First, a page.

either to irrigate citrus groves or to process citrus fruit, or the big wells that supply the phosphate industry for the mining and processing of the ore, or the big pumps used by the rock-mining companies to dewater their mine pits each produce 5,000 to 8,000 gpm or 7.2 to 11.5 mgd. A single well located on a small city lot producing 5,000 gpm, in an area where the average annual recharge per day per square mile is 650,000 gallons, thus preempts the water crop from an area of about 11 square miles! The legislature and the courts of Florida have not yet addressed themselves to this problem and until they do there is little likelihood that a workable answer can be found to the problem that we are considering here. As the District has been operating, we have permitted no new large water supplies to be developed unless the proposed site is in a remote and generally undeveloped area where ample, unused recharge is occurring to supply the proposed new water supply facility, or where excess flood-flow waters can be captured from streams or swamps that otherwise would waste the flow to the sea or uselessly evapoFate it into the air. Such areas, for example, would be the 870-square mile Green Swamp, or the Cypress Creek area of Pasco C,aunty, which is a part of the 130-square mile Pasco High; or the recently permitted diversion of water from the Little Manatee River to supply water for a large, new, electrical generating plant. With regard to using the water supply per seas a means of limiting population, as seems to be a current popular idea, I know of no place in the country where this means has been successfully applied. Some other means of control, such as limiting the size of land parcels that may be sold, or the prevention of use of septic tanks or privies in new developments, or the limiting of numbers of people per acre or per square mile, must be found. People will move wherever they choose to live and have the means of so doing. When they congregate in areas lacking a local water supply to support their numbers, government or private enterprise finds or develops the water needed. Well-known -5-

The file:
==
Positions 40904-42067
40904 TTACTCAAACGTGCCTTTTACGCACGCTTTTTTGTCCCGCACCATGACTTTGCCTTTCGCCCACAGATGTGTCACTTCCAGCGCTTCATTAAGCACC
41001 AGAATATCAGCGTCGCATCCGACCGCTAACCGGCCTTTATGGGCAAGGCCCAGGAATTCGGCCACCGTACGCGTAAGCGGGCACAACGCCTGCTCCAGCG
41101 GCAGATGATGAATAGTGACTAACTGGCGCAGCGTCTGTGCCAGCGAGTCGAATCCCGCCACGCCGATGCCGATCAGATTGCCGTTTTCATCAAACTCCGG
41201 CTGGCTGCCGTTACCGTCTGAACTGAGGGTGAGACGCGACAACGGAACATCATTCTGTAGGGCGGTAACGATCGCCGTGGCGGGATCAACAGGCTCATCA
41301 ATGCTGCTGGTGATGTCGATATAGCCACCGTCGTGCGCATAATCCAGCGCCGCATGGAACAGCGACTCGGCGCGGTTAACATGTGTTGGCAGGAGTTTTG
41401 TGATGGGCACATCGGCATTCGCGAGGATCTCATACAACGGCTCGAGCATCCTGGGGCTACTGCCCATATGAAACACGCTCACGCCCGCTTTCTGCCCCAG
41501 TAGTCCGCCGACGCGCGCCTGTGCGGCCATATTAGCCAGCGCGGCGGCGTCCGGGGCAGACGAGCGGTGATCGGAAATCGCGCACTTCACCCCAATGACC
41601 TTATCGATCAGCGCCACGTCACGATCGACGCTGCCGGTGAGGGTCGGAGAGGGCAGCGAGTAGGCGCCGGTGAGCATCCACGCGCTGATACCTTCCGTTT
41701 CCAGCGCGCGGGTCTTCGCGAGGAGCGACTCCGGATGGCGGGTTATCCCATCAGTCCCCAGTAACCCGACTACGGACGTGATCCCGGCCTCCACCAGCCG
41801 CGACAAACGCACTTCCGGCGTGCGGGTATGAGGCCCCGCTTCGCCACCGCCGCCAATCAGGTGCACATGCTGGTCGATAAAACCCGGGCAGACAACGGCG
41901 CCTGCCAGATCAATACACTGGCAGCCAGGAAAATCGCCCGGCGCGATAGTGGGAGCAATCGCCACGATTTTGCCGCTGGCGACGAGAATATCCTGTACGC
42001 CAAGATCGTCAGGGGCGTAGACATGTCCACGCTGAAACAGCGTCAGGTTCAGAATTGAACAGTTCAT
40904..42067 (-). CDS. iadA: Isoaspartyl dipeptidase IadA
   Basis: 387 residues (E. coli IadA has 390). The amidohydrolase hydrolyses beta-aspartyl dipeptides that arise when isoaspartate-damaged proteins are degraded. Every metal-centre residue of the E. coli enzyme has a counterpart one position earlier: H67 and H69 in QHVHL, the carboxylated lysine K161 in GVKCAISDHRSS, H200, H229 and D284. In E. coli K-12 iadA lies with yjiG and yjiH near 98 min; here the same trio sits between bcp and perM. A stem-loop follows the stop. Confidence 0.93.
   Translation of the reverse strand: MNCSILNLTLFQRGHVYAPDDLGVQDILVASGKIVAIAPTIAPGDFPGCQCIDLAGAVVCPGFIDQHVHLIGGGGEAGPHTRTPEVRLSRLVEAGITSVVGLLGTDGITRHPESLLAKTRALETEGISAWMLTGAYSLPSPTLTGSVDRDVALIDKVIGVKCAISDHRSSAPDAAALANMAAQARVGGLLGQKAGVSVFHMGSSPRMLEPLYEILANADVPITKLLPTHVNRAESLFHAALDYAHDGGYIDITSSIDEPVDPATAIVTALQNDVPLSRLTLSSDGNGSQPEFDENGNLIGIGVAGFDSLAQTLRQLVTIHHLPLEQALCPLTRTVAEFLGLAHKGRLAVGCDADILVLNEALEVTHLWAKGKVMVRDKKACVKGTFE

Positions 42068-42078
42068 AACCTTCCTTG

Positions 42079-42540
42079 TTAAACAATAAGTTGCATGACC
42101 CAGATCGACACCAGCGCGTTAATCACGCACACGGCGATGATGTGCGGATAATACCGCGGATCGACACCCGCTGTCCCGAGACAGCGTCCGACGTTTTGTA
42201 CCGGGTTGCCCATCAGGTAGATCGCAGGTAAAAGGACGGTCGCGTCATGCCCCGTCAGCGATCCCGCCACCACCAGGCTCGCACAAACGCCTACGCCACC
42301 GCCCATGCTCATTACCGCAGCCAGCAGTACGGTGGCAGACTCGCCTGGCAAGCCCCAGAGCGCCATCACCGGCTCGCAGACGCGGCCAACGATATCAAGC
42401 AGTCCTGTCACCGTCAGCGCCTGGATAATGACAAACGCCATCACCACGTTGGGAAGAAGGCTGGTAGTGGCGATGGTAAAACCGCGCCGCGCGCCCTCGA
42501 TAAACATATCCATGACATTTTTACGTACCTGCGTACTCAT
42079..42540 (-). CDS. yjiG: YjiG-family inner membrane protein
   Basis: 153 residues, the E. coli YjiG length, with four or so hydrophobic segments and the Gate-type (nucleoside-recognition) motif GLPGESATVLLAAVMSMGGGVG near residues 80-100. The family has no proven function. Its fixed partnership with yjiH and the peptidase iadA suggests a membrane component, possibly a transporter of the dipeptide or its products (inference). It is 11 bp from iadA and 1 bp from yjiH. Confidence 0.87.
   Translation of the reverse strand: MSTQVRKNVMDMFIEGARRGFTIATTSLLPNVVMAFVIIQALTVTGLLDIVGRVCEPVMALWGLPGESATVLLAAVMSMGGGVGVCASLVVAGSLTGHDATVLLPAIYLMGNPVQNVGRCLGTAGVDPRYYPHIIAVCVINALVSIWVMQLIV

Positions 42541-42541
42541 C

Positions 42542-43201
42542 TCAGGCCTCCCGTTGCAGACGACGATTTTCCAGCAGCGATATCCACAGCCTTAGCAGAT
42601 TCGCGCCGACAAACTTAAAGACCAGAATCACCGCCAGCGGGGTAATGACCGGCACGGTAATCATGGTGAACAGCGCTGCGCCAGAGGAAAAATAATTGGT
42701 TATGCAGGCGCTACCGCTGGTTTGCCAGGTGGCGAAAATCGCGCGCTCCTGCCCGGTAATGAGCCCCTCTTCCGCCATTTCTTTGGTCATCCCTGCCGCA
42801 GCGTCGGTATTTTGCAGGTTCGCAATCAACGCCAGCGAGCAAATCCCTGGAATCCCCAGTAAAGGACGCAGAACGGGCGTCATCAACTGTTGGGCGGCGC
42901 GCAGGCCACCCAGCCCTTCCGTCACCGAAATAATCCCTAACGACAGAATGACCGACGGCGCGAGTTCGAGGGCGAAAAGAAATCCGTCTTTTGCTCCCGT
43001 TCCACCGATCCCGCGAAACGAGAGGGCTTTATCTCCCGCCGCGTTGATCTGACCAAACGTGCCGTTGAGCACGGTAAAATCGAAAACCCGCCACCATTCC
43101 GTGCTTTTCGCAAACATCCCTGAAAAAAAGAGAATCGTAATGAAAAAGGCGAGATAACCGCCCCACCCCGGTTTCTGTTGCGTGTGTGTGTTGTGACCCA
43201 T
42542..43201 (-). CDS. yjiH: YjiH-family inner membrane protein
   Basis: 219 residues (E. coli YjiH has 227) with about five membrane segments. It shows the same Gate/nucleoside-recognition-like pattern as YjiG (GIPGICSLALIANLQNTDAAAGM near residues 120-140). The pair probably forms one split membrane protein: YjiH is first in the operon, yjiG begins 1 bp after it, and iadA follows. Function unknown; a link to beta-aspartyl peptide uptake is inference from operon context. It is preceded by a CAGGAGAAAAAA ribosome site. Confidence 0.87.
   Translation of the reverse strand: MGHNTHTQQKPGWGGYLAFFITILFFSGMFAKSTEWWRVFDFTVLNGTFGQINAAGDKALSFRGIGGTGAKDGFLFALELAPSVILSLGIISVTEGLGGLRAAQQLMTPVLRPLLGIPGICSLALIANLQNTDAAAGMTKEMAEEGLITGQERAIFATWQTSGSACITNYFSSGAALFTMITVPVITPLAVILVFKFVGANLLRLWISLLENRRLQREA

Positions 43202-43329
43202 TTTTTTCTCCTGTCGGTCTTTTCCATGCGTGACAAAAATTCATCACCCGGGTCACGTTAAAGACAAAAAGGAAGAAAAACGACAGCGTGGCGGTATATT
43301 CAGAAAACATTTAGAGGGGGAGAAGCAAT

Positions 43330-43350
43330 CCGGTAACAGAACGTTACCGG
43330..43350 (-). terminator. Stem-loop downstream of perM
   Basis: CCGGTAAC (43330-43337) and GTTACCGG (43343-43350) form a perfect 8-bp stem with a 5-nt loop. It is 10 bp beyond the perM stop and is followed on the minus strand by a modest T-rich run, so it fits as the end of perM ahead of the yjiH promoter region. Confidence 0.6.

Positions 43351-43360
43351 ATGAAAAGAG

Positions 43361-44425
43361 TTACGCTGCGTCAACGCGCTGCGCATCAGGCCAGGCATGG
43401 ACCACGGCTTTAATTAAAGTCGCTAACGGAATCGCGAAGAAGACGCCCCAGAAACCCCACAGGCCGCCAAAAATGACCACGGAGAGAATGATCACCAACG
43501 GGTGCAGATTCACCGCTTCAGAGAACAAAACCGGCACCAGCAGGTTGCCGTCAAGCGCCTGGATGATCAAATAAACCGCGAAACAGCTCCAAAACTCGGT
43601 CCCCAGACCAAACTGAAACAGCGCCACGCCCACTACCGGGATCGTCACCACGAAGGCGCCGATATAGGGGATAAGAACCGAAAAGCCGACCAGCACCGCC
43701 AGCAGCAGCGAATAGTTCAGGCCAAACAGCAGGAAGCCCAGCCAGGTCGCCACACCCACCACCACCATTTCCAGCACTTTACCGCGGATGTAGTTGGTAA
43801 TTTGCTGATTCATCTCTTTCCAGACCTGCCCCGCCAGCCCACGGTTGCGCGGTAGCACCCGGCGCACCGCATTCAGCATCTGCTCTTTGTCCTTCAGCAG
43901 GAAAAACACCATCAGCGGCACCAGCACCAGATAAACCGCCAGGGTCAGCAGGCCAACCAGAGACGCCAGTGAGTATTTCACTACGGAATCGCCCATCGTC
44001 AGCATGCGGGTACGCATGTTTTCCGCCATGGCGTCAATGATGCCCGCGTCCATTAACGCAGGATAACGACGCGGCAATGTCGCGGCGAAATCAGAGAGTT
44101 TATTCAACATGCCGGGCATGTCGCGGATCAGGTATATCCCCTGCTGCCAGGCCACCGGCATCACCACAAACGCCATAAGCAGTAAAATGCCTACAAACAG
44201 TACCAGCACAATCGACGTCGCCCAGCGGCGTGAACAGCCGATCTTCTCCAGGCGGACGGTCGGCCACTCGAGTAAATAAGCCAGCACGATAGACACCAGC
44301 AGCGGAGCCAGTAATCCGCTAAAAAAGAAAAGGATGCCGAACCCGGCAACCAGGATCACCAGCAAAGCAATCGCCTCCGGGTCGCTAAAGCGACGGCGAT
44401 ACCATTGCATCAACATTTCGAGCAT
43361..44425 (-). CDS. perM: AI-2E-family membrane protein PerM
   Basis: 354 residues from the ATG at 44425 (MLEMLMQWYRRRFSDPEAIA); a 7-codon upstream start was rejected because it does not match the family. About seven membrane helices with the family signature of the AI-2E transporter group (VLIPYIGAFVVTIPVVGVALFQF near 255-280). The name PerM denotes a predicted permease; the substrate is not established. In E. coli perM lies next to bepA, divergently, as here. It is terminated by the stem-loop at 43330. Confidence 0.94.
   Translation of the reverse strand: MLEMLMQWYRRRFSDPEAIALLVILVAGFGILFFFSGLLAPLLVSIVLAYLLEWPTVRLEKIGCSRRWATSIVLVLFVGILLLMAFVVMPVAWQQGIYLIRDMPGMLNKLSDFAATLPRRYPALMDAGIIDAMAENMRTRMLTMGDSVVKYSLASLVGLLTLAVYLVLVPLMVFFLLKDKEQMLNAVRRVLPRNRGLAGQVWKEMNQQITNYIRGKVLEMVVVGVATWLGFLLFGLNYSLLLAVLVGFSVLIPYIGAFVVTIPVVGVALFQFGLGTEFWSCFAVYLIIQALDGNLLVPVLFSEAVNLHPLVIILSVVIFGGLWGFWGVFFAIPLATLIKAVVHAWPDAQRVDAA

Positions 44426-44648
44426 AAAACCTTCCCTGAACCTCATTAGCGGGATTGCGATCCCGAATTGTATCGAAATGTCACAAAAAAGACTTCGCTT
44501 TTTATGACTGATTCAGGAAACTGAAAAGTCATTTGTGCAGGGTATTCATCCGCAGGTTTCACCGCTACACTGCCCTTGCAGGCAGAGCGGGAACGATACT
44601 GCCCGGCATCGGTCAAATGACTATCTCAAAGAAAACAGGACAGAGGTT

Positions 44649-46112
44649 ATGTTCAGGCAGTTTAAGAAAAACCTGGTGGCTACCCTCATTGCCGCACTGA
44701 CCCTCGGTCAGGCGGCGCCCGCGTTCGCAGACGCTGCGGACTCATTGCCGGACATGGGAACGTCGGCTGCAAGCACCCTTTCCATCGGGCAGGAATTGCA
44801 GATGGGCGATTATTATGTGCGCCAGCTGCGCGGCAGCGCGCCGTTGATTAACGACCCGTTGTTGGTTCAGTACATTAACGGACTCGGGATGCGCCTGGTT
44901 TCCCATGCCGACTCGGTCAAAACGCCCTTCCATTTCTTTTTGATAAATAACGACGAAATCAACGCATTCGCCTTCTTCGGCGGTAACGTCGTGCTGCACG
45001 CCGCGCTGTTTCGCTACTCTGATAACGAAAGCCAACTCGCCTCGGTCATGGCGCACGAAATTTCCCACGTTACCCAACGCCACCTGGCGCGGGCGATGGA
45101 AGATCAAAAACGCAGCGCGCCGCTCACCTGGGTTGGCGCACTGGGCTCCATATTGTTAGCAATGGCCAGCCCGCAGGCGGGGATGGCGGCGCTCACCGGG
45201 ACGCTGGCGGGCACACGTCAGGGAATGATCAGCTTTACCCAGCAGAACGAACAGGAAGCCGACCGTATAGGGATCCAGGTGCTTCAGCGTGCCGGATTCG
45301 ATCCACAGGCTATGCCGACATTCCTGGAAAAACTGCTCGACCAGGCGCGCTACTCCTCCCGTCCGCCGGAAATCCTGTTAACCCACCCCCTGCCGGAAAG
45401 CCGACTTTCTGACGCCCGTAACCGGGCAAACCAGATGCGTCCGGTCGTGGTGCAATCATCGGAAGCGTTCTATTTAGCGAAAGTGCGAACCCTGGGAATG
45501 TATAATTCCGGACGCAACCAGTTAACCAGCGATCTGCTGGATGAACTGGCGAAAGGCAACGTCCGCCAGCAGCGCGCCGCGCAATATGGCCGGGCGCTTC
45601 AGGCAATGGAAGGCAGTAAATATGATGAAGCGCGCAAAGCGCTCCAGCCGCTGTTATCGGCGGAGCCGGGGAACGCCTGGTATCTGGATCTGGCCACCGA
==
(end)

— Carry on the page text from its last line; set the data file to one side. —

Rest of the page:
examples are such cities as Boston, New York, Seattle, San Francisco, Los Angeles, Phoenix, Denver and many others, some of which have developed water-import systems costing billions of dollars and pipelines exceeding 400 miles in length. 'The same will be done here, eventually, and we can probably look forward to the tapping of such large fresh-water sources of the water-rich Florida Panhandle as the Apalachicola River (average flow of about 14,130 mgd= (14.13 bgd) and the Suwannee River (average flow of about 6,734 mgd= (6.73 bgd). Together these two streams would supply, taking only one-third of their average annual flow at their downstream ends, a total of nearly 7 bgd (billion gallons a day). Considering that our overall average water use here in Florida (including industrial and agricultural uses) is estimated at about 1,000 gpcd (national use in 1970 is 1,800 gpcd according to the USGS), this would provide enough water for an additional 7 million people, or nearly double the present population. 'This is not a short and easy answer to the question regarding getting our "fair share" of the water remaining to be developed. However, the question posed has no quick, easy answer. But in s~ry, I see no way to use water as such as a means of controlling population. I haven't even mentioned reuse of water as a means of augmenting the water crop in Florida, or the desalination of coastal brackish ground water (previous Hydroscope issues have covered these items). But these are means of greatly extending the water crop, and already they are being used on a limited scale. I look for these means to be greatly expanded in the next few years. Finally, the legislature and the courts must tackle the waterlaw enigmas and contradictions of this State. Such a new-water law should cover both ground water and surface water in accordance with sound hydrologic principles now well understood by scientists, and probably adopting basically the philosophy of prior-appropriation rights with reasonable and beneficial-use stipulations h d -.. --GARALD G. PARKER, C.P.G. SENIOR SCIENTIST AND CHIEF HYDROLOGIST 06-01-73 -6-